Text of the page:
For those not familiar with Alexander Payne's work as a director - he has given us some gems such as About Schmidt, Sideways and The Descendants. Most of his films are set in Omaha and around, and recurring themes include relationships, especially marriages and adultery. His latest offering, Nebraska, does not stray too far from the whole relationship angle, but what makes it different is that it is shot in black and white, thus emphasising the starkness of the Midwestern part of the United States, as well as the desolation and mundane everyday existence in the lives of the people there.
The sheriff of Billings spots Woody Grant (Bruce Dern) walking aimlessly on the streets, with no clear idea of where he is headed. The sheriff calls Woody's son, David (Will Forte), which is when the latter learns that his father is on his way to Lincoln, more than 1,400 km away. Woody is convinced that he has won a million dollars in the lottery, or at least that is what the sweepstakes letter tells says. David realises that it is a scam, but Woody is adamant to collect his share.
Woody's wife, Kate (June Squibb), confides to her son that she is fed up of her husband's obsession. This is not the first time that he has just walked away on his way to the big city. When this happens again, David is forced to intervene and decides to indulge his father. So the two of them set out on a road trip, much to his mother's ire and his brother, Ross's (Bob Odenkirk) disgust.
A small mishap forces the father-son duo to take a detour and stop by at Ray (Rance Howard) and Martha's (Mary Louise Wilson) house in Hawthorne. Ray is Woody's brother. This is the same small town where both Kate and Woody lived and grew up before they shifted to Billings. Kate and Ross plan to join them there for a reunion with all the surviving brothers that Woody has, and their families. Woody and David meet Ed Pegram (Stacy Keach) at a local bar, and despite David's warning, Woody tells his old business partner about the million dollars he thinks he has won, and that he is on his way to collect it. The news spreads through the little town, like wildfire. Soon, Ed and Woody's brothers' families begin to ask for their share of money that they believe they are owed. David tires of telling all of them that the million dollars is a fantasy, but they refuse to believe him.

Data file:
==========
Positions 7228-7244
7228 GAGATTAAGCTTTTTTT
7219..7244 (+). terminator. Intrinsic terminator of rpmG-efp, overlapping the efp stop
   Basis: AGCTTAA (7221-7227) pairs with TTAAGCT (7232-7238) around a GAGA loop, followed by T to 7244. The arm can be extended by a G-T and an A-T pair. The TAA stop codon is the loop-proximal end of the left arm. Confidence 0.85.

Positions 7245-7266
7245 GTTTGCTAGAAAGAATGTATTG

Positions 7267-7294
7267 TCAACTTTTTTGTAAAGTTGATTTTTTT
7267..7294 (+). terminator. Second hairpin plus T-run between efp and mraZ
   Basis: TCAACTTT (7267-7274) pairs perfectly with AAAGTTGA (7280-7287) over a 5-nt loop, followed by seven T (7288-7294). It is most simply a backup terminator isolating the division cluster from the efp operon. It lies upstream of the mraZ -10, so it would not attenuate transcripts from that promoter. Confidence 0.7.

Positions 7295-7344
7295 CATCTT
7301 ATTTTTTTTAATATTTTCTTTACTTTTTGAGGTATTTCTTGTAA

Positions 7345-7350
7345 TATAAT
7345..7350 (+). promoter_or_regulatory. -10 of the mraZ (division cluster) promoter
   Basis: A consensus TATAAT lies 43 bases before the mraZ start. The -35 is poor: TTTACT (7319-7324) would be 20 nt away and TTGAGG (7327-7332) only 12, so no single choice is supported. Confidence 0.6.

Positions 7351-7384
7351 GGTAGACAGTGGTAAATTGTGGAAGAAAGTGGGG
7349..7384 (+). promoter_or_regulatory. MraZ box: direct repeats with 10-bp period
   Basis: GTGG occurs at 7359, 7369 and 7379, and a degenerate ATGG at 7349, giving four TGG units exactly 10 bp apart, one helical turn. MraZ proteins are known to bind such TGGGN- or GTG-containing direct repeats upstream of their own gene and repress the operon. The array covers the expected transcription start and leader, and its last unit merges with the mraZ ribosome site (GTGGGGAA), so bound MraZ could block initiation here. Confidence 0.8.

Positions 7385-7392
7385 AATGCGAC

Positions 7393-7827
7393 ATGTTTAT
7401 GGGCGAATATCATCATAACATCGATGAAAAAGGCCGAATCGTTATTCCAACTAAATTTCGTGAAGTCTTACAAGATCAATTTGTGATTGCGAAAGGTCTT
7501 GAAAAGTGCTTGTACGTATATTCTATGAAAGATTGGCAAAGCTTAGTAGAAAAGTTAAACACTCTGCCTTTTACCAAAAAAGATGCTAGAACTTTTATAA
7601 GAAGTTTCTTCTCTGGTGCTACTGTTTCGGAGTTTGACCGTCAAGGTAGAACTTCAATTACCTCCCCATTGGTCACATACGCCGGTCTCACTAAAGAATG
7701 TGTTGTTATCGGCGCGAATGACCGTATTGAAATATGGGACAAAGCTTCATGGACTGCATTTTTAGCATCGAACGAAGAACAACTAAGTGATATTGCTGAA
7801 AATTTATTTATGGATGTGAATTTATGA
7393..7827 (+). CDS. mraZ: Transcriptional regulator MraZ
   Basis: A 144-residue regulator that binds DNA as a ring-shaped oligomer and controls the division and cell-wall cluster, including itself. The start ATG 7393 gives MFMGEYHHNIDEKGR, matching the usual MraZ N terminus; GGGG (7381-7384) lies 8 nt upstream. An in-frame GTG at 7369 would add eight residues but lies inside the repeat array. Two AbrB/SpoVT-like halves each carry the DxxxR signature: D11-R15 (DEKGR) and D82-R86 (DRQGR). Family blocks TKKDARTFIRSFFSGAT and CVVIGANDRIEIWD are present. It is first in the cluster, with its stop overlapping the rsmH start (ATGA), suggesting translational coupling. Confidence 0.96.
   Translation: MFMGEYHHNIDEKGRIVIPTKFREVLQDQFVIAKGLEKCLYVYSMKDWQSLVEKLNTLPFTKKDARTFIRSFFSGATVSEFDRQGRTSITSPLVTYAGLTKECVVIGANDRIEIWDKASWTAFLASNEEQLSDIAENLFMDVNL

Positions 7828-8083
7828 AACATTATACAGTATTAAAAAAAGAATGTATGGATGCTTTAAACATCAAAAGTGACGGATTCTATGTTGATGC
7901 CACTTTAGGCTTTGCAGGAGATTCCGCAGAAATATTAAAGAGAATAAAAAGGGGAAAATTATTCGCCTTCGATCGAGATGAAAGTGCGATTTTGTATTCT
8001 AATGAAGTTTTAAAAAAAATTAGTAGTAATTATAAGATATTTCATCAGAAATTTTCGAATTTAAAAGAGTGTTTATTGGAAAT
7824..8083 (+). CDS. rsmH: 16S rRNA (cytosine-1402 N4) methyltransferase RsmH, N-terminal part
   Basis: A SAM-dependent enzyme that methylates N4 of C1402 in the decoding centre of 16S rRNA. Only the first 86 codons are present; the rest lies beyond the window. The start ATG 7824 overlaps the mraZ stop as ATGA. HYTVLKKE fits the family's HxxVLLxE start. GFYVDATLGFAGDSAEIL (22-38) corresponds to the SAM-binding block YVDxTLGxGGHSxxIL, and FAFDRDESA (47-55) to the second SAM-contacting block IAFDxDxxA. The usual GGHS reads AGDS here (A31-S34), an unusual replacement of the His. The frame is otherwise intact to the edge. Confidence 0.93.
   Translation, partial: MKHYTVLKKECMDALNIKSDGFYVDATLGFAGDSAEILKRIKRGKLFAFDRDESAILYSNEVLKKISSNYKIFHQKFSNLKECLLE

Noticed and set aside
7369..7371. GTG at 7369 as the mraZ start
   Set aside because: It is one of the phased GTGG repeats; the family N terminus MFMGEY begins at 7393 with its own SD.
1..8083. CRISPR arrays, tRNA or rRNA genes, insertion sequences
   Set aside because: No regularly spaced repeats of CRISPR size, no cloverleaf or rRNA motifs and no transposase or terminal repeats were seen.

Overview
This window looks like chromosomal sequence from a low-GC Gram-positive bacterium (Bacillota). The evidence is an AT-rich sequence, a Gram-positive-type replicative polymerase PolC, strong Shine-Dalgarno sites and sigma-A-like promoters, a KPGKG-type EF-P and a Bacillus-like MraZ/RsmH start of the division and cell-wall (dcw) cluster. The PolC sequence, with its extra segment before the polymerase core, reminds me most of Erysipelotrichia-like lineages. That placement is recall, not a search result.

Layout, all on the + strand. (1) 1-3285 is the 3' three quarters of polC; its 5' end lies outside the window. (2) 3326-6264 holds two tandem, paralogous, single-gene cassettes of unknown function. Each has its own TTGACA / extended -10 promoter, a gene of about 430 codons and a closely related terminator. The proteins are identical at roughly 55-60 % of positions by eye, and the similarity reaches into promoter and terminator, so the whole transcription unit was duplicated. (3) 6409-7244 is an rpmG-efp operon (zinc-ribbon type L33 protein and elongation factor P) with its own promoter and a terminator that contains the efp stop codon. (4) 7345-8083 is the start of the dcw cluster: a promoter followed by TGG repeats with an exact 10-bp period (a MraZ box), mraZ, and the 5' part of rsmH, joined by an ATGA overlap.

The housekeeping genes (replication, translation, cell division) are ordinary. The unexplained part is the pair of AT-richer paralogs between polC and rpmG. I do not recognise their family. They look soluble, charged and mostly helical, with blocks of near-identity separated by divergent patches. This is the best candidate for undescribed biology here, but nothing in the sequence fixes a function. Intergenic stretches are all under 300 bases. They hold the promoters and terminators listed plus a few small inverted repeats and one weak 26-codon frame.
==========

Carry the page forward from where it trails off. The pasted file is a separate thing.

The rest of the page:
The story is essentially that of a son rediscovering his bond with his father, after years of being ignored and unwanted. Weaving a road trip into the screenplay may seem like a gimmicky device to execute the screenplay, but it works well in this case. Given that the Grant men do not speak much, most of the movie has a silent Woody, always in his own world, while his son tries to understand not only what his father is all about, but also what he once was. A visit to his father's childhood town gives him a new perspective on the confused old man he is travelling with. He discovers past traumas, past sweethearts and past so-called friends, which make him appreciate his father even more.
His brother, Ross, who does not spend time alone with his father, still believes in the fact that Woody was a terrible father, but David discovers otherwise. Eventually, the plot revolves around how far a son will go to fulfil his cranky old father's fantasy. The dialogues emphasise the distance between the father and the son in the beginning, and later, dialogues are replaced with actions and emotions to show the appreciation they both begin to have for each other.
Bruce Dern, who mostly plays character roles, is a joy to behold. He portrays his character with such conviction that it is easy to forget that he is only acting. Will Forte, known mostly for his comedies, is restrained and touching.
June Squibb is perfect as the nagging wife and mother, and Bob Odenkirk looks the part of a vain newsreader. Stacy Keach is suitably sleazy, and Rance Howard and Mary Louise Wilson are perfectly cast - they could have done with longer roles. Devin Ratray and Tim Driscoll, who play brothers, are apt for their characters.
Shot in black and white, the canvas itself is bleak and depressing. There is no fancy set dressing to make up for the lack of colour, which only lends to the authenticity of the region that the director is trying to portray. Costumes are basic.
The background music remains consistently monotonous, in keeping with the theme of the movie, and is therefore very effective. The cinematographer uses the plains of the region to his advantage, giving us wide sweeping shots of the road and of the houses in the small towns, thus adding to the atmosphere of desolation. Editing is crisp, and not once does your attention waver, despite the visuals and actions being slow.
Watch Nebraska to know that no matter where in the world you live, some problems are universal, and this movie deals with coming to terms with the inevitable decline of a parent's mental health. The characters may remind you of somebody you know. Above all, watch it to give your eyes a break from all that colour that we are assaulted with on screens these days, and experience life in black and white.